Potassium Permanganate: Potassium permanganate (Condees Crystals) is widely used in the chemical industry as a strong oxidizing agent and is also used as a medication for dermatitis, for cleaning wounds general disinfection and treating water (used in wells to control iron bacteria and other biological growth. It also keeps well waters taste and smells under control). Place 4-5 crystals only per litre until the water is a very clear light pink, wait 30 mins. PP is on the World Health Organisation Model List of Essential Medicines. Sensitive to temperature extremes, performs best between 10-22 degrees celsius. Poisonous and irritates the skin.

Ultraviolet

Ultraviolet devices available can safely purify clear water and eliminate up to 99% of water born pathogens including protozoa, bacteria and viruses. Water must be filtered and clear for these methods to work. Any electronic device is also subject to battery life and breakage in the field.

Activated Carbon

Activated carbon filters are the only way of getting rid of most chemically polluted water.

They remove pesticides, herbicides and many other toxic chemicals such as dioxin, benzene and styrene. AC does not remove all chemicals or smaller pathogenic organisms.

Activated carbon also removes tannins and phenols which improves taste and smell. It also removes chlorine so use AC first!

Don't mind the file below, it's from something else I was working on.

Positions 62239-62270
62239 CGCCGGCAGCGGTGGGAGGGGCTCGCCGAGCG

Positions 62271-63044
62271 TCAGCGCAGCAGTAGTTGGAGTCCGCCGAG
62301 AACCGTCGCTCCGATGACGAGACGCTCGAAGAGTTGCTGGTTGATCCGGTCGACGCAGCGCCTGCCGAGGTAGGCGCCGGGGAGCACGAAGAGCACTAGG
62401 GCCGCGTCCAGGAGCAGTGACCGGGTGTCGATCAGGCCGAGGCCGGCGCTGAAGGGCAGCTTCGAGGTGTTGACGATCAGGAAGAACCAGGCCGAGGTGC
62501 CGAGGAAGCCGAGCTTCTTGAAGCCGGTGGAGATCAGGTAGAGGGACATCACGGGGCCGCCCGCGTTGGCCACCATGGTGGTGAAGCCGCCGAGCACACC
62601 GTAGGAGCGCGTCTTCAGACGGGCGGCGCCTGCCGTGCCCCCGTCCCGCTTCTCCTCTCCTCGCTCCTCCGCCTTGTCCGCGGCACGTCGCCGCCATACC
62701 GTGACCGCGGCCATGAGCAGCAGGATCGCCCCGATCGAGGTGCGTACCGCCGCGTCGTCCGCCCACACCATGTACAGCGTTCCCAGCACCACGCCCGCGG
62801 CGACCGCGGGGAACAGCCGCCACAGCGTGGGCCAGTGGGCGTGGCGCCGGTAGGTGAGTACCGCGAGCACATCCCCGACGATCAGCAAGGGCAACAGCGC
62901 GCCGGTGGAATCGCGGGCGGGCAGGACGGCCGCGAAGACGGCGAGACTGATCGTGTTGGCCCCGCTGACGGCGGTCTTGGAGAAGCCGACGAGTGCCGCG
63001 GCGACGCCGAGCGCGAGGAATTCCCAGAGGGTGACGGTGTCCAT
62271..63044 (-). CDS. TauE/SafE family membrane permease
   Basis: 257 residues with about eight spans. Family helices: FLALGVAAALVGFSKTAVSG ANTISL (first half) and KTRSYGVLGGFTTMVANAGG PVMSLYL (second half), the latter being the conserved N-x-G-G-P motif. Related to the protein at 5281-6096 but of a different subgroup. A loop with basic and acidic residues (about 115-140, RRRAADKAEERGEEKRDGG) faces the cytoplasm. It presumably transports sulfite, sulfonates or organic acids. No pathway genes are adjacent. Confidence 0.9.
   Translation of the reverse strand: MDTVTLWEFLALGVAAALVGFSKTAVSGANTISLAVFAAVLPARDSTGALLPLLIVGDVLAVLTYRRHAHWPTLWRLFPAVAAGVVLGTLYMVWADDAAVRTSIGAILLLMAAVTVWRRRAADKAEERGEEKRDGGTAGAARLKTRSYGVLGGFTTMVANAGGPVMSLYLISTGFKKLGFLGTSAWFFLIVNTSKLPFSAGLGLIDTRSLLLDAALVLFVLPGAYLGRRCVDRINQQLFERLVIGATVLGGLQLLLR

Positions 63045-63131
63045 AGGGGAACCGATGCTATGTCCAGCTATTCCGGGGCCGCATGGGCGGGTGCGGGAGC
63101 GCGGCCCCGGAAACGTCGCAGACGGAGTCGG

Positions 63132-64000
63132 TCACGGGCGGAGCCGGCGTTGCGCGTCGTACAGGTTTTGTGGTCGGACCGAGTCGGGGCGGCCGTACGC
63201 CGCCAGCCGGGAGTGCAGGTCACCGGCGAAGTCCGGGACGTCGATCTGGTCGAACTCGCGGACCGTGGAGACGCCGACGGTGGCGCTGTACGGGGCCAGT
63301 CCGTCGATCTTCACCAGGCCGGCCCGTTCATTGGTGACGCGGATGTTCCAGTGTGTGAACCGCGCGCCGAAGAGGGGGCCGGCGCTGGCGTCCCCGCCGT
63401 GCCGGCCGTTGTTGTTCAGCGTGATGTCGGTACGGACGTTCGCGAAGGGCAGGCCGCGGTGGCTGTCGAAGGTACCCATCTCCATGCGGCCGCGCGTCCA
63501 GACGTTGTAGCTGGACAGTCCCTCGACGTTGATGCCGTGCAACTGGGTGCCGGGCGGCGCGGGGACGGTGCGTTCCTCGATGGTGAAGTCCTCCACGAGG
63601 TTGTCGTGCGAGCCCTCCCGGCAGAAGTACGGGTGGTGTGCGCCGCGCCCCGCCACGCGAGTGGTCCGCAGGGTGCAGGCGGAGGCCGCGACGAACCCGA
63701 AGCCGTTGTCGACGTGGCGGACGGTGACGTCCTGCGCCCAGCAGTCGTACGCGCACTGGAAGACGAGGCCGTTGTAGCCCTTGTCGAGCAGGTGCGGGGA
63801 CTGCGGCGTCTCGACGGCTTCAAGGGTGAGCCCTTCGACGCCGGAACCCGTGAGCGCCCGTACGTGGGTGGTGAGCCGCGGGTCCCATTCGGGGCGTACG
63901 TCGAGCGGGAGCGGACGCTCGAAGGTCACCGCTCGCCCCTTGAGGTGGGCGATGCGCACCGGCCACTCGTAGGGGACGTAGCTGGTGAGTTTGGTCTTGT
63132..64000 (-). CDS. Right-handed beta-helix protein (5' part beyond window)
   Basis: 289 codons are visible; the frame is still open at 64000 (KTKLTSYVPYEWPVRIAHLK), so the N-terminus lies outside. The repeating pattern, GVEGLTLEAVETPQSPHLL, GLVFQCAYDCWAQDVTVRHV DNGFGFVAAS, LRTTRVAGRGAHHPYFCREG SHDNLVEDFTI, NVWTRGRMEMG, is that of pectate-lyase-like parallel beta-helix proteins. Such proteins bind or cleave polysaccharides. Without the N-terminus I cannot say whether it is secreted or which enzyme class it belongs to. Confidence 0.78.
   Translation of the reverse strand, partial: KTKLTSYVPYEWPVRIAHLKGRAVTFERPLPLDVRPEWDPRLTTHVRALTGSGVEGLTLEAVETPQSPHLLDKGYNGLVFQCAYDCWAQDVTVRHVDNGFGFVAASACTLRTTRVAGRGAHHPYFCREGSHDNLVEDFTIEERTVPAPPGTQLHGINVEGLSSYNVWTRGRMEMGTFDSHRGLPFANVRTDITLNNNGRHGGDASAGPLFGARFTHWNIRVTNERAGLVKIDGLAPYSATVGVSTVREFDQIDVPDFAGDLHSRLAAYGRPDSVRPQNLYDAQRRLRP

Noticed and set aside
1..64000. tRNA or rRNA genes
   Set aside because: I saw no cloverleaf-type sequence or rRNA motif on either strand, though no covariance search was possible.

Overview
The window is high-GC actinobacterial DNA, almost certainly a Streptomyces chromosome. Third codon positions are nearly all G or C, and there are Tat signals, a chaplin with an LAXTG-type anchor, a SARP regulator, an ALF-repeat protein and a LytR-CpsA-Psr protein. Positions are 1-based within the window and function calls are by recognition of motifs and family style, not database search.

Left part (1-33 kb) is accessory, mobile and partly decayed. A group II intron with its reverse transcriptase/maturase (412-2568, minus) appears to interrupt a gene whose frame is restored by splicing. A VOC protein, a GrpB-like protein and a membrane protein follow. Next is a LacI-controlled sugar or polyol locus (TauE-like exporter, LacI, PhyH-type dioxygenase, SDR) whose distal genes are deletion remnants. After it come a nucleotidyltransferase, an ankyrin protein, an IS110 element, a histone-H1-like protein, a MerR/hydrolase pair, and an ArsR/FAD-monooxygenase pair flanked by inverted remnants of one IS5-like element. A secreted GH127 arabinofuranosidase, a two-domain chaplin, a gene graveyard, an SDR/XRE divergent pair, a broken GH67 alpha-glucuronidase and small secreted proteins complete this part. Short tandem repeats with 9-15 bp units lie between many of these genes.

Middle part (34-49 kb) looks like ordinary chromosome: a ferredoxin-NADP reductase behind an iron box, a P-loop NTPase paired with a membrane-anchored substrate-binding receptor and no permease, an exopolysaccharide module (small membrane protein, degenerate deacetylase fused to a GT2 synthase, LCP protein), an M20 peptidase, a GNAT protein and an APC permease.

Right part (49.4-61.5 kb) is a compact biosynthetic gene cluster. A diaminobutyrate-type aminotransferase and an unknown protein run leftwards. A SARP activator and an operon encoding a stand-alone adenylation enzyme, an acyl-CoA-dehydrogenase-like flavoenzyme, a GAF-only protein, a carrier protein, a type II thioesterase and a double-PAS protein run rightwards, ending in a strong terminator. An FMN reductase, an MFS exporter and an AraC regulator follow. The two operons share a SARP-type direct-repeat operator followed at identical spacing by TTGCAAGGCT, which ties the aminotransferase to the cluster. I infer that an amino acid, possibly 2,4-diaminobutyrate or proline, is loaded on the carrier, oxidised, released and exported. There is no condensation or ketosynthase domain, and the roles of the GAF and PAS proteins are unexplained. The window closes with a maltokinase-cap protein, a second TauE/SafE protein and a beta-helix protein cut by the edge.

Boiling

Boiling water is the simplest and most reliable way of making water safe to drink. Boiling kills all pathogenic organisms but does not remove chemicals. A rolling boil for 1 minute at sea level is all that is needed to make water safe to drink. Water boils at a lower temperature the higher you go in elevation so boil for an extra minute for every 2000ft. The only drawback of boiling is that it requires fuel and time.

Having a metal container and nesting cup as part of your kit so that you can boil water is essential. Klean Kanteen make a good variety of stainless steel water bottles. Get the single walled variety, not the insulated bottles or you will burn a hole in it.

Another option is an army water bottle and metal cups canteen that fits onto the bottom.


A SS container and cup is an essential piece of kit. A rolling boil for 1 minute will kill 99% of water born pathogens

If you don’t have a metal container, you will have to make a vessel in nature that can hold water and allow you to boil water using hot rocks (hot rock boiling).

Boiling water in an improvised container using hot rocks

Water treatment options

  1. Coarse filtration → Boiling
  2. Coarse filtration → Microfiltration –> Chemical sterilization (chlorine, iodine or chlorine dioxide)
  3. Coarse filtration → Chlorine dioxide (1st choice) à Iodine (2nd choice)
  4. Coarse filtration → Ultraviolet device such as a SteriPen
  5. Coarse filtration → Microfiltration + Activated Carbon (chemical pollutants) à Chlorine